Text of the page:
General Guidance on Early Detection and Timely Intervention for Deposit Insurance Systems
This paper provides guidance on the role deposit insurers can play in frameworks for the early detection of troubled banks and timely intervention into banks operations:
- Regardless of the specific responsibilities of the deposit insurer in any particular jurisdiction, the manner in which banks are supervised and regulated, and troubled banks resolved, has a major impact on the costs and other aspects of the deposit insurance system.
- Timely detection of weak or problem banks is very important for the effective and stable functioning of the financial and deposit insurance systems, as it affords the insurer due preparation for expected insured events (bank failures).
- Regardless of who has responsibilities in this regard, it is important to recognize that the determination and recognition of when a bank is or is expected to be in serious financial difficulty should be made early, and that the intervention and resolution process should be initiated promptly and on the basis of well-defined criteria.
- When dealing with troubled banks, neither a purely rules-based nor a purely discretionary prompt corrective action approach is recommended. Instead, a balance needs to be struck between the two.
- Institutional arrangements for ongoing bank surveillance and intervention action need to ensure that the financial safety-net participants involved have clearly defined mandates, roles and responsibilities, as well as the operational independence and powers to perform their respective roles in the early intervention/corrective action framework.
- Best results can be achieved if intervention is initiated at an early stage of deterioration of a bank's condition, when identified problems can still be rectified.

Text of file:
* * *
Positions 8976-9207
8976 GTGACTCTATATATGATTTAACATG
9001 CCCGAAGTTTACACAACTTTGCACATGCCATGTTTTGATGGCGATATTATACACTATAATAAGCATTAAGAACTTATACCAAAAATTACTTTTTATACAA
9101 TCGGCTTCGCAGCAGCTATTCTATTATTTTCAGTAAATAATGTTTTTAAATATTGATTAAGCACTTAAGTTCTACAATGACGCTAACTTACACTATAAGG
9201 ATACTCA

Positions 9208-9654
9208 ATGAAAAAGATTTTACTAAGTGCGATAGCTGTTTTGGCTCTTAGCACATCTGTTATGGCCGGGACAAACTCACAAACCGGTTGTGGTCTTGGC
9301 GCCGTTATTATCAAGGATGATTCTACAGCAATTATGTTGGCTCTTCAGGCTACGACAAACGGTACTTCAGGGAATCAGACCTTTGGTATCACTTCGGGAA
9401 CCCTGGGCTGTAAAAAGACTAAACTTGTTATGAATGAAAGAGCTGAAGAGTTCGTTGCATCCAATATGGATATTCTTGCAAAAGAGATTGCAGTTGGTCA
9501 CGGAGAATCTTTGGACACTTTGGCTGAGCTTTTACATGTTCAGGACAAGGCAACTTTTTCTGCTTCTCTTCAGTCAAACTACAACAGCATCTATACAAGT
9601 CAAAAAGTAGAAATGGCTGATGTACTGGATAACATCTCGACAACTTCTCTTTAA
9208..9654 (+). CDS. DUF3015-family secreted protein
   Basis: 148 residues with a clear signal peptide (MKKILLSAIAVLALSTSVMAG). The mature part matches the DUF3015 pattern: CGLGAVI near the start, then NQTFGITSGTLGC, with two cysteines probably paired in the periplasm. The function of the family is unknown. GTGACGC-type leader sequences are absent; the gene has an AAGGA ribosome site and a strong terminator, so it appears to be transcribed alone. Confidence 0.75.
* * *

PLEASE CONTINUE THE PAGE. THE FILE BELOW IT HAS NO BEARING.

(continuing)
- It is important for the bank supervisor, the resolution authority and the deposit insurer to have well-developed action/contingency plans for ensuring timely and effective implementation of intervention measures that are adequate and proportionate to the seriousness of a bank's weaknesses.
- Special attention should be paid to systemically important financial institutions (SIFIs) as the stability of many other banks, and ultimately of the deposit insurance system, can often depend substantially on their safety and soundness.
- Introduction of recovery and resolution plans requires close coordination of relevant safety-net participants' actions at all stages of development, review, approval and implementation of such plans.
- Although informal arrangements for information sharing and coordination can work well, clearly specified agreements are highly desirable, given the sensitivity of bank-specific information and the need to maintain confidentiality. The challenge of maintaining open communication channels suggests that it may be useful to formalize these arrangements either through legislation, memoranda of understanding, legal agreements, or a combination of these instruments.
- For information to be useful to the deposit insurer, it should be timely, accurate and relevant in order to facilitate an effective system for the ongoing evaluation of individual insured institutions as well as the banking industry as a whole.
- The deposit insurer's need for relevant information can vary significantly depending on its institutional mandate and powers but this does not obviate the need for close coordination and information sharing among safety-net participants in all cases.
- A deposit insurer with a broader mandate, such as loss or risk minimization, has a greater need for information to enable it to assess the financial condition not only of individual insured institutions, but also of the entire banking industry.
- Since the supervisory authority is usually the primary and most important source of banking information given its specific powers and responsibilities, there should be clear guidelines for this entity to share relevant information with other safety-net participants, including the deposit insurer. It is important to ensure that the supervisory authority is obliged to supply the required information within a specified period of time.
- For all deposit insurers it is important to be informed about the results/prospects for implementation of corrective/intervention measures and/or recovery and resolution plans, and to participate in their analysis so as to be better prepared for possible negative developments, when the deposit insurer's involvement will be required.